suggests a few clubs that charge discounted prices if they see you dressed up on October 31.
Following is an article by ex-AUR study-abroad student, Tess Roth. Though currently
living in New York City, her love for Rome is encapsulated in her feature “Torre Argentina, Cat
From photo shoots to the kitchen, an exclusive profile of ex-model Josephine Scorer will
blow you away. She has sucessfully started her own bakery in the heart of Rome and gives us
pointers on how we can do the same.
The Philadelphia University fashion students have built their portfolios in Rome. We have
their comments on Italian attire and suggestions for the upcoming season.
We have incorporated a section dedicated to our university’s lifestyle including an
interesting article on AUR facilitated housing and the misconceptions students may have about it.
“Mike’s Market Memos” is one of our most practical sections. Here we scoped out the
best markets in the AUR campus vicinity and what to look for in each one.
Finally, we have our “Best Of” section. With the help of students and faculty at AUR,
we have compiled a listing of locali (restaurants, bars and clubs) that have been voted the best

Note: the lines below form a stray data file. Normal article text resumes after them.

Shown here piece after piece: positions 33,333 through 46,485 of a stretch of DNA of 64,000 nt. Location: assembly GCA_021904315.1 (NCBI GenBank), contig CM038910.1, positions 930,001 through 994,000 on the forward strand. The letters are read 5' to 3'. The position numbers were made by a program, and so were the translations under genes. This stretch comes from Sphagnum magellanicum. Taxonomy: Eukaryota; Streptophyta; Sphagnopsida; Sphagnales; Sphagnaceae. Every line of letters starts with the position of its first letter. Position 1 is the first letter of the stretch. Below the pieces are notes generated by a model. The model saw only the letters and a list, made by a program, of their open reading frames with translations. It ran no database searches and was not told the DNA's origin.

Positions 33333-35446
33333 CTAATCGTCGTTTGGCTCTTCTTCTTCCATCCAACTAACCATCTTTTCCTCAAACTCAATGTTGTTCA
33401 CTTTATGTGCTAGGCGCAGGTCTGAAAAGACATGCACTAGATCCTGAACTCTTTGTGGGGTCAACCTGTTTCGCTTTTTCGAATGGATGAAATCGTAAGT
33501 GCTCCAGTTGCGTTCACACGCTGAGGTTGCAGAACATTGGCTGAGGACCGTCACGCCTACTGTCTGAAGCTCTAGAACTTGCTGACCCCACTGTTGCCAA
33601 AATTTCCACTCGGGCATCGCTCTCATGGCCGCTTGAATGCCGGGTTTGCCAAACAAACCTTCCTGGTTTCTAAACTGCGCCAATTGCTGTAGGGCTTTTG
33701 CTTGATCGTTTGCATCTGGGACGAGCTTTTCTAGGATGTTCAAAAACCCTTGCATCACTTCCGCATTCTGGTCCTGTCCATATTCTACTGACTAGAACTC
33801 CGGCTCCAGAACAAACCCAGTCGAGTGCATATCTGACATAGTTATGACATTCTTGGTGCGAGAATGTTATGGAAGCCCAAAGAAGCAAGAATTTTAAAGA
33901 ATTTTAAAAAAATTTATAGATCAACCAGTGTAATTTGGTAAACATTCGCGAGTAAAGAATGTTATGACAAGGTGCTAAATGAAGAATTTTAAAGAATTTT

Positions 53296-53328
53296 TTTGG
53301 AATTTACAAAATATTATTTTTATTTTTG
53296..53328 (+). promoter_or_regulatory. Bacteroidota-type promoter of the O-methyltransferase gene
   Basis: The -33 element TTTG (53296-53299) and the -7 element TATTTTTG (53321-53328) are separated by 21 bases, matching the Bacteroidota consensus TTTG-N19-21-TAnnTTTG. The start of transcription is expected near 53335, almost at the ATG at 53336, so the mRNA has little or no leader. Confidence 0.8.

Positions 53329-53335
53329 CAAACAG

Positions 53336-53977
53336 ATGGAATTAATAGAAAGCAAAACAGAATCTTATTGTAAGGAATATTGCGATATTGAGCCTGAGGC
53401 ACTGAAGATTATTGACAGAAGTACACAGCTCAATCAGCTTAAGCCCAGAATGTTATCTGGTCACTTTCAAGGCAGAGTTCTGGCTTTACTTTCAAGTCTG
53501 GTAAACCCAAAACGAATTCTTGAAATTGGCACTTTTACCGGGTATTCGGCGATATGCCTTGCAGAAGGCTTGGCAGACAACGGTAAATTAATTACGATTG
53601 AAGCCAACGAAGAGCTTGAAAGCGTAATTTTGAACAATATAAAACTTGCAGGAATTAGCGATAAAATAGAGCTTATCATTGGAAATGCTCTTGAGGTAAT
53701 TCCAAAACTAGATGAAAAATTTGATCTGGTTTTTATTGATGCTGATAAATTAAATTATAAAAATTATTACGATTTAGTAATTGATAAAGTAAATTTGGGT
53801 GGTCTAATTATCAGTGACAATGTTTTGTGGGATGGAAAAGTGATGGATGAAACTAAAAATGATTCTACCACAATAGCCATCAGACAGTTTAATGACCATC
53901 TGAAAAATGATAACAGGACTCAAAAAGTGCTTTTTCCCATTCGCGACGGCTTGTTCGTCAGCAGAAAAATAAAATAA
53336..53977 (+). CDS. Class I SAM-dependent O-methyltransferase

based on quality, prices and service. This compilation is just a small selection of the hundreds of
restaurants, bars and clubs in Rome.
The staff and I encourage readers of ROMANESCO Magazine to participate in our
following issues by sending in articles and/or any information pertinent to AUR students so that
we may inform and at the same time entertain students to the best of our ability. Feel free to send
us any comments or questions that you may have at firstname.lastname@example.org.
Enjoy the issue.
Catches the Worm
Rome’s 6th “Notte Bianca”
by Michael Maury
NewYork isn’t the only city that never sleeps. Saturday, September 6,
2008, Rome will present “La Notte Bianca” once again for its sixth edition.
Organized in collaboration with Rome’s City Council the “White Night”
(or sleepless night) is synonymous to free concerts, museum entries, films